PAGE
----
If the sun shines through apple boughs on the Winter Solstice, there will be a fine blossoming in spring.
The Winter Solstice is another of the gardener’s new years. On this day, the sun plunges into the darkest dark to begin the long climb toward summer. The world seems dead and dreary; all action is underground. This is the time — time-honored — for introspection, a natural opportunity to look into ourselves; to acknowledge the unseen, the denied, the hidden, the masked; to dredge it and if need be, dispense with it. Just as seeds cannot germinate until they’ve spent time under moist ground, we need the darkness to examine and revitalize our spirits. Although we tend not to visit our gardens now, it’s actually a good time to do so. To step outside and breathe the cold, refreshing air. The garden reminds us — and gives us faith — that what is gone will return.
Among the Greeks, Egyptians, Aztecs, and Maya, the solstice marked a five-day period outside the calendar. In ancient Greece, winter solstice was the month of Poseidon, god of the sea. The Aztecs and Mayans regarded these days as unlucky, dedicated to no good (unlike every other “named” day in the complex Mesoamerican calendar) and therefore vacant, inauspicious, and unfit for any activities, religious or civil. No gardening, housekeeping, judicial, or spiritual transactions took place. The entire society descended into darkness to await renewal.
Around the globe it was necessary — as the light retreated on the Winter Solstice (whether in December or in June below the equator) — to confront demons and evil spirits, then drive them out to ensure fertility. Again and again, throughout the horticultural calendar, fertility — the greatest concern to all living beings — is summoned and action taken to assure it.
Some cultures expelled evil from the community by sacrificing a solstitial scapegoat — animal, human, or effigy. In the Scottish Highlands, the decrepit old year was burned in the form of a straw dummy — the “auld wife.” In Russia and Eastern Europe similar rituals and celebrations are practiced.
With Christianity, burning the “hag” (from hagiography) to make way for a new beginning was transformed into the custom of torturing and burning witches — along with Jews, both the Medieval scapegoats of choice — during the critical days between Christmas and Epiphany, as well as on the commencement of Summer in May. As in the killing of the Green Knight at Yuletide in the Medieval poem, “Sir Gawain and the Green Knight,” the old year is beheaded to make room for the new.*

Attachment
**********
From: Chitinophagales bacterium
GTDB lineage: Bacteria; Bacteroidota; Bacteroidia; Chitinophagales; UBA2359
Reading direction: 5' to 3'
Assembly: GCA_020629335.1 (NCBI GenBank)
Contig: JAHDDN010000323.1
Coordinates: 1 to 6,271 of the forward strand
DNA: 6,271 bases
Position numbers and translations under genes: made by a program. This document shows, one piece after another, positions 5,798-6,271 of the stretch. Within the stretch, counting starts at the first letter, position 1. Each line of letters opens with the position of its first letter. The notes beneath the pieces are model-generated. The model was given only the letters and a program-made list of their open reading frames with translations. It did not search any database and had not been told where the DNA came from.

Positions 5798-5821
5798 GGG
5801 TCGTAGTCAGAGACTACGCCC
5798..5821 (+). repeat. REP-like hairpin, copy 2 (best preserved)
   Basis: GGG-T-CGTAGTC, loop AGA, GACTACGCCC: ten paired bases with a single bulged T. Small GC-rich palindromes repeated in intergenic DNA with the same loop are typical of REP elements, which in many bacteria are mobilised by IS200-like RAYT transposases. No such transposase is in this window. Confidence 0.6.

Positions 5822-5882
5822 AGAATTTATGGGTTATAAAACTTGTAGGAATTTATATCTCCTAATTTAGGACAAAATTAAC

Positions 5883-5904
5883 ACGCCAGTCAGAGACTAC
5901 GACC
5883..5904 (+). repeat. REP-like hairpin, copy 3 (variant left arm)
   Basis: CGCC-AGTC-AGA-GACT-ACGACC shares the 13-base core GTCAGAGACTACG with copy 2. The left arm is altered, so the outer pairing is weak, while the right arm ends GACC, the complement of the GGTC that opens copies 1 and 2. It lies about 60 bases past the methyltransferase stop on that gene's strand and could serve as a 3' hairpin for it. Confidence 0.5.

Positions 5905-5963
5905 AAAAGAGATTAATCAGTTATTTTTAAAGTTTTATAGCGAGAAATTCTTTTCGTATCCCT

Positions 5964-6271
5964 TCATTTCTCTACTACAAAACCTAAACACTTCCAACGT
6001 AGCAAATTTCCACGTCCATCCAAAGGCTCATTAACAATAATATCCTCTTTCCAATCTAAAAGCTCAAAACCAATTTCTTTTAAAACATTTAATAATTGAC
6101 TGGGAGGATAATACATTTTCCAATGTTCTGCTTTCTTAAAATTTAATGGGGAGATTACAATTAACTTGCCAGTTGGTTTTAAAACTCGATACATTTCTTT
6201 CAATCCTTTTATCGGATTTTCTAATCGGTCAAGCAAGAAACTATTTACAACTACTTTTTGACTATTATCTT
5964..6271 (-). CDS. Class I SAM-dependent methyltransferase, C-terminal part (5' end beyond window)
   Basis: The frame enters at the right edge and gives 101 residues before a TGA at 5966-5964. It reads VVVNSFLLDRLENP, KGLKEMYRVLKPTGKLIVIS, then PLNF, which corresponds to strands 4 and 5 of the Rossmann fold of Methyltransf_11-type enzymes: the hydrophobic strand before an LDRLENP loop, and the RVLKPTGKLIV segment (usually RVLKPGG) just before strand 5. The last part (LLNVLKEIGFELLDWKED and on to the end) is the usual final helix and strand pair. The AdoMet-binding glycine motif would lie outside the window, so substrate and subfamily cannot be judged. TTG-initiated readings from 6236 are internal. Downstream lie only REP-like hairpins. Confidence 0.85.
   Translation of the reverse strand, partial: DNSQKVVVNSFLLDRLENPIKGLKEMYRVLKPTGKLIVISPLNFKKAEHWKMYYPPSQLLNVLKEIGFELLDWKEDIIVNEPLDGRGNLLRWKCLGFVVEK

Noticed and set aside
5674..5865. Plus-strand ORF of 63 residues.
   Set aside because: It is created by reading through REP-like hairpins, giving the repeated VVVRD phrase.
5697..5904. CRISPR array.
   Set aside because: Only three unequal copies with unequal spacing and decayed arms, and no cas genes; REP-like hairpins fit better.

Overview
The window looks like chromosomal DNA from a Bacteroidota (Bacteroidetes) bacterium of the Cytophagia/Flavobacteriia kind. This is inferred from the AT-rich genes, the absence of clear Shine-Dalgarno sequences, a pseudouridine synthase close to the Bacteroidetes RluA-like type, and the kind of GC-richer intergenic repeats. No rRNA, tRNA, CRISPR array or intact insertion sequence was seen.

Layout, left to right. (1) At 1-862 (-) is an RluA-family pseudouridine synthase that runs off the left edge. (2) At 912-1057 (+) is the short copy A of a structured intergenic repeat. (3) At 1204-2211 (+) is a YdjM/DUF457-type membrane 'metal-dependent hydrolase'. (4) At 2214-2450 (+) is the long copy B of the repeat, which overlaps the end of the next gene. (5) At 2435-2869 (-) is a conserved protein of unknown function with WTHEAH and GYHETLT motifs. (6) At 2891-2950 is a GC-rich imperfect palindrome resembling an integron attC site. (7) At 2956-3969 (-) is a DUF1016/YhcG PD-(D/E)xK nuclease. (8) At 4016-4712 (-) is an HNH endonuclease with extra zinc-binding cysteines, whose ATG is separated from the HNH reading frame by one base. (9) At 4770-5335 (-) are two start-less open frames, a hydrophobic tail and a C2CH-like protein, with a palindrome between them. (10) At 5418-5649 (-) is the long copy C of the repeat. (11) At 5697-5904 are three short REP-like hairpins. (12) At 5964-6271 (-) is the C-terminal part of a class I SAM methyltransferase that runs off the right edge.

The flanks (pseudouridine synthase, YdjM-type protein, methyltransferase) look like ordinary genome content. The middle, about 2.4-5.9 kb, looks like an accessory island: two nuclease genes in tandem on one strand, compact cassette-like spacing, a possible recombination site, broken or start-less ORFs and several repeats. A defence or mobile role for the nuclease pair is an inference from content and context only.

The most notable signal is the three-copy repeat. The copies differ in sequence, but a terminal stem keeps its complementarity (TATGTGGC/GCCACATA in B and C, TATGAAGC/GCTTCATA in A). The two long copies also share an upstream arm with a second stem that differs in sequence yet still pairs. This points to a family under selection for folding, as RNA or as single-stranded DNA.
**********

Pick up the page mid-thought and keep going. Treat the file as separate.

In India, Winter Solstice is greeted with raucous noisemaking against devils. In France, bells were jangled and pots and pans pounded to rout out evil. The banging of pots and pans by the Mothers of the Disappeared in modern Argentina, who have marched in Buenos Aires’ Plaza de Mayo, since 1983, seems an apt contemporary correlation. The din not only draws attention to the demands of these abuelas that the whereabouts of their missing children and grandchildren be revealed, but is an exorcism of the demon death squads, who terrorized the nation for so long.
Solstice practices also include bringing in the good. In Austria’s Tyrol, in France, Germany, Belgium, and New Caledonia, it was common to beat the fruit trees to make them grow.
On the seventh day of Sukkoth, the Jewish Feast of Ingathering, folk struck the ground with willow sticks. The Talmud tells us that “Every blade of grass has its prescribed destiny and for each there is an angel in heaven who beats it and says, ‘grow!'”
In England, the Winter Solstice is the feast day of St. Thomas, when the St. Thomas onion was planted. It grew in size and pungency in relation to the Sun and was harvested on the Summer Solstice. These days, the shallot has replaced the St. Thomas onion as the solstitial allium.
It is said by Muslims that Allah creates the light anew every day. By this it might be meant that hope is renewed daily.
In the Scottish Isles, men uncovered their heads when they saw the morning sun, “in hope…that the light of grace in me will not be put out.”
*My favorite translation of “Sir Gawain and the Green Knight” is by J.R.R. Tolkein.